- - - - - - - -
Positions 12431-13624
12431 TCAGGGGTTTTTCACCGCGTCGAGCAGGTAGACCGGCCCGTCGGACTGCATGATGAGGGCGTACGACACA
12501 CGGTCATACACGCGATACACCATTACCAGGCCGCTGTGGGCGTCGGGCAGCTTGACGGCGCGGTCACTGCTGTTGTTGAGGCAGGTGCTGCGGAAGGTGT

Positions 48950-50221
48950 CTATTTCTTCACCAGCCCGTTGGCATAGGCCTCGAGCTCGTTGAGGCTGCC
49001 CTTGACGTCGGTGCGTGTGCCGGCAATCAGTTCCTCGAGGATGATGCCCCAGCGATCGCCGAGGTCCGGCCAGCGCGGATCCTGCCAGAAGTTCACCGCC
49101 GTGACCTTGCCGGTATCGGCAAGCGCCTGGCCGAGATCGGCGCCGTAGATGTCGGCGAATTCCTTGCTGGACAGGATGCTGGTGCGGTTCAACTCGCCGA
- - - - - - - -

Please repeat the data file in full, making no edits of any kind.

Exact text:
Positions 12431-13624
12431 TCAGGGGTTTTTCACCGCGTCGAGCAGGTAGACCGGCCCGTCGGACTGCATGATGAGGGCGTACGACACA
12501 CGGTCATACACGCGATACACCATTACCAGGCCGCTGTGGGCGTCGGGCAGCTTGACGGCGCGGTCACTGCTGTTGTTGAGGCAGGTGCTGCGGAAGGTGT

Positions 48950-50221
48950 CTATTTCTTCACCAGCCCGTTGGCATAGGCCTCGAGCTCGTTGAGGCTGCC
49001 CTTGACGTCGGTGCGTGTGCCGGCAATCAGTTCCTCGAGGATGATGCCCCAGCGATCGCCGAGGTCCGGCCAGCGCGGATCCTGCCAGAAGTTCACCGCC
49101 GTGACCTTGCCGGTATCGGCAAGCGCCTGGCCGAGATCGGCGCCGTAGATGTCGGCGAATTCCTTGCTGGACAGGATGCTGGTGCGGTTCAACTCGCCGA